And the scenario is not limited to Saudi Arabia alone. The entire oil-rich GCC is faced with an identical scenario. The current lifestyle is extracting a price of its own. Kuwait will also have to burn 700,000 to 900,000 barrels per day by 2030 to meet its growing electricity and water needs. And the consumption by the transportation sector would be in addition to it, leaving little for exports. And this would again carry huge social consequences. For all the glitter that one sees today in Kuwait, as elsewhere in the Gulf, is owed basically to crude exports. From where that could be sustained, if most of this crude is consumed domestically, is anybody’s guess?
This indeed cannot be permitted to go on forever. It has to change – most agree. The only question is how and to what extent.
Efforts to change the direction, to turn the tide, are on – throughout the region – from Riyadh to Kuwait and Abu Dhabi. Energy efficiency initiatives are being enacted and implemented throughout the Gulf so as to reverse this dangerous trend.
Courtesy, the Saudi Energy Efficiency Center (SEEC), Riyadh is seriously focusing on reducing power consumption through audits, load management, regulation and education. Similarly investments in environmental-friendly building projects in the Kingdom are also set to reach SR100 billion (over $26 billion). According to Faisal Al-Fadl, Secretary General of the Saudi Green Building Forum, Saudi Arabia is home to five percent of the total Middle East green building projects. The growing emphasis on tapping solar and nuclear options are also steps in the direction – freeing more crude for exports.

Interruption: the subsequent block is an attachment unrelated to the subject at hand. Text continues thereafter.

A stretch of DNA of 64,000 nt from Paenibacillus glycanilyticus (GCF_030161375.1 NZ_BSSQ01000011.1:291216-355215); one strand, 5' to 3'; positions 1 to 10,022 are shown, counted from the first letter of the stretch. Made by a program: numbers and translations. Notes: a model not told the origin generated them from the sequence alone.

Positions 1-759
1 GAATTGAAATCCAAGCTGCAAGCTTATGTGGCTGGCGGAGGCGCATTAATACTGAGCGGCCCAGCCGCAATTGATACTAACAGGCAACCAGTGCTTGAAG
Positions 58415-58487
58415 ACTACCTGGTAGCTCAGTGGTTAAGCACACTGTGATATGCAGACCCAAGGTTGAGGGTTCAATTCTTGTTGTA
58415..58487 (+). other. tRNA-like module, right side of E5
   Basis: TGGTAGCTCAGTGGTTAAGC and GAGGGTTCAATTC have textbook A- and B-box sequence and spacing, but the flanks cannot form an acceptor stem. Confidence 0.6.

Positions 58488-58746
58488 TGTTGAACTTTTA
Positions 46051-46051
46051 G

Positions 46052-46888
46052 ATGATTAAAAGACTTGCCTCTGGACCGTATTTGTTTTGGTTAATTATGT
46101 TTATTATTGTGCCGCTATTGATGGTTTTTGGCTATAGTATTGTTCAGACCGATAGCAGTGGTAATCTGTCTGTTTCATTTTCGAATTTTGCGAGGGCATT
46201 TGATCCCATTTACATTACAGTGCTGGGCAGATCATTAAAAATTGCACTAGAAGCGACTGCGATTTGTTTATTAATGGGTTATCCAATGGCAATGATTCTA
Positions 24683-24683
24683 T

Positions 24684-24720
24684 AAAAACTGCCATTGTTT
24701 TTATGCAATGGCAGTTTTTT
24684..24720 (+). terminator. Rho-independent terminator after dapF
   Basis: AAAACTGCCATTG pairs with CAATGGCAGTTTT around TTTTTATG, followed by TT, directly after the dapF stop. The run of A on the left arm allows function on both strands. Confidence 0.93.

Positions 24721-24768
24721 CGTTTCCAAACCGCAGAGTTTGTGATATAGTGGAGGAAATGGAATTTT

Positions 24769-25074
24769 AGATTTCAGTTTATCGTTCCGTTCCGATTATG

The United Arab Emirates has also launched its National Energy Efficiency and Conservation Program which seeks to promote efficient utilization of energy in the residential sector. It also is pursuing an active solar and nuclear energy program.
Kuwait is likewise pursuing energy efficiency programs. The Ministry of Electricity & Water and Kuwait National Petroleum Company are also endeavoring to map out a national energy efficiency strategy. As per Dr. Mershan Al-Otaibi, Asst. Undersecretary for Planning and Training, Ministry of Electricity and Water, Kuwait, short-to-medium term savings for electricity generation could be derived with a new energy-saving code for new buildings that will also reduce costs by 20 percent. Over the long term, he underlined, Kuwait could be generating 15 percent of its electricity requirements from renewable energy by 2030.
Indeed, some politically painful decisions may also have to be taken to reverse this disastrous course. And this is not easy. The fact remains that in wake of the current scenario, all around, many such decisions may not be easy to go ahead with at this particular juncture.
Yet the direction is very much there. The awareness is very much present. Virtually everyone concedes that there is no other way but to stop this wastage. The current inefficiency in the overall system has to be corrected – one way or the other - even if the entire process appears strikingly painful.
A beginning has been made. A few small steps are already in the pipeline. Some others are ready on files – to be undertaken as soon as situation persists. These are a prelude to drastic changes – all around.
And this remains a major consolation, let’s agree Mr. Halff!